38.570292 -123.331727


Rockland, ME

We visited the Rockland breakwater today. Rather than economically dumping granite to form a breakwater of random boulders, in 1881 construction began and each dressed granite block was individually positioned forming a 4,300 foot long flat topped breakwater.  732,277 tons of granite later, it was completed on November 24, 1899 at a cost of $750,000.  (44.11014, -69.07997)

The lighthouse is the white speck at the end

Ready to go, me, Denie, Patricia, Adele, Paul, and Arleen.

Old rusty stuff

The short groves in the foreground are one half of the hole drilled to split the granite. Wedges were placed in these holes and hammered in sequence to split the granite.

Down Town Rockland

Cute little food stand.

But we decided on Cafe Miranda for lunch.  (44.10281, -69.10986)

I had the Fairgrounds Sausage. It was terrific.  If you are within a 100 miles, do you taste buds a favor and stop in.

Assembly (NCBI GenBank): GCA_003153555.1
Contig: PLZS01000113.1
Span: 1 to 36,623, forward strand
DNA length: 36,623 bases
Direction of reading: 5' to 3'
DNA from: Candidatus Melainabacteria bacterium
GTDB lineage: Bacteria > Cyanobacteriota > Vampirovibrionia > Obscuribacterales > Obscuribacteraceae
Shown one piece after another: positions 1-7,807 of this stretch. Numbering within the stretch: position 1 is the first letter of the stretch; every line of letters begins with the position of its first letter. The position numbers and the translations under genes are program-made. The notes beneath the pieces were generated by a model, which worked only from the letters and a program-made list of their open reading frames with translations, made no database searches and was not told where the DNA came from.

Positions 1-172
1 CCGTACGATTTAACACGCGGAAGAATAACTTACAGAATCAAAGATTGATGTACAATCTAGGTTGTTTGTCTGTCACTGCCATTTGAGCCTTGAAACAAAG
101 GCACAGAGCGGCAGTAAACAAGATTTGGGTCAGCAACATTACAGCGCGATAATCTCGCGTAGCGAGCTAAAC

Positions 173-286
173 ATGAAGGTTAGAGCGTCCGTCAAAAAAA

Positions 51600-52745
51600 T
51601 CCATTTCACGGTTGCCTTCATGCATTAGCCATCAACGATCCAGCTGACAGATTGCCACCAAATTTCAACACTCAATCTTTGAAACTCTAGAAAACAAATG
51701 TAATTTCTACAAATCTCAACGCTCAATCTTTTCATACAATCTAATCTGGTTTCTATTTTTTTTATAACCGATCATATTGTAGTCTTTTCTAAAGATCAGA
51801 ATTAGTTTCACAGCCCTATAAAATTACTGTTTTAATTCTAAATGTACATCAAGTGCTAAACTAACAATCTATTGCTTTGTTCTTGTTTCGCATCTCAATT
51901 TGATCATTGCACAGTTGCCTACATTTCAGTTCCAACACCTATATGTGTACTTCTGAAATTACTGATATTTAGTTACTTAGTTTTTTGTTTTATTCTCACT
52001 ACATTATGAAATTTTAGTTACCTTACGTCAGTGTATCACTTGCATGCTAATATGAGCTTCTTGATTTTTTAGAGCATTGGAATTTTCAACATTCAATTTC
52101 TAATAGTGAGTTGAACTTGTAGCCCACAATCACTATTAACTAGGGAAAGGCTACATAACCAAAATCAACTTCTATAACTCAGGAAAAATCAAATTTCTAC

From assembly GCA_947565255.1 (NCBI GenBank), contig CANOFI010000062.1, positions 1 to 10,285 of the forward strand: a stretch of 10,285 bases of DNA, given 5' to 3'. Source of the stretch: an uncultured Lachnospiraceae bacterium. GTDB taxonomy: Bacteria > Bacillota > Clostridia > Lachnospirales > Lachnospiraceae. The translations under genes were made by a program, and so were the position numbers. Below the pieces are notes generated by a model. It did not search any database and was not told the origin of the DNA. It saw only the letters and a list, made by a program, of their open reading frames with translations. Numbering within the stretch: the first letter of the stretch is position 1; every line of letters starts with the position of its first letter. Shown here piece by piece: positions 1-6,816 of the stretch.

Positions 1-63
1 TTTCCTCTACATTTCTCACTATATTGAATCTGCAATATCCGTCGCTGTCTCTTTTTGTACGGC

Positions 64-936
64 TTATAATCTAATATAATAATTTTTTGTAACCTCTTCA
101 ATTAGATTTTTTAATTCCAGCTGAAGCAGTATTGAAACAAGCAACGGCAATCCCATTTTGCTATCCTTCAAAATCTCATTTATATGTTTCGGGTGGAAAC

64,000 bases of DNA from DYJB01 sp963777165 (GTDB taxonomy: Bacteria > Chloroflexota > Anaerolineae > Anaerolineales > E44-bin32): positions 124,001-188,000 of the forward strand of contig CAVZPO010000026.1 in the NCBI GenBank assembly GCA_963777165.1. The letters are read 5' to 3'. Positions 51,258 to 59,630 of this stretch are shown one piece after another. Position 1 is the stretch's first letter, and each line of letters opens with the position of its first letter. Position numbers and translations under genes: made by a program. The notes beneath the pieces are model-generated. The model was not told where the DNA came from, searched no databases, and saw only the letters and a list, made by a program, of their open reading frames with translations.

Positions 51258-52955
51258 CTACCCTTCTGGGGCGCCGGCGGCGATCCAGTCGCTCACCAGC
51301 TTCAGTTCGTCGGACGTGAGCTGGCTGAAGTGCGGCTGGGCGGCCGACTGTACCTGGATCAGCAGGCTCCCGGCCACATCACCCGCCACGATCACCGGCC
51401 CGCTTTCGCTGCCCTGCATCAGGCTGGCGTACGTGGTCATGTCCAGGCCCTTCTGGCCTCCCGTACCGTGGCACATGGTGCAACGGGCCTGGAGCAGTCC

There are no concrete curbs in New England. They are all granite. Today I saw how they are installed.

This museum was a great find, a real gem. (44.06638, -69.10115)  All of the vehicles are in operational condition. 

This is a 1904 steam powered pumping engine married to a 1918 American LaFrance tractor.

1946 Whizzer Motorbike

A personal favorite, the MG TC

This is a replica of Karl Benz's first successful vehicle powered by an internal combustion gasoline engine.

Dunton Reading Gypsy wagon

1914 Rolls-Royce Limousine


 These are just a few of the many beautifully restored vehicles at the museum

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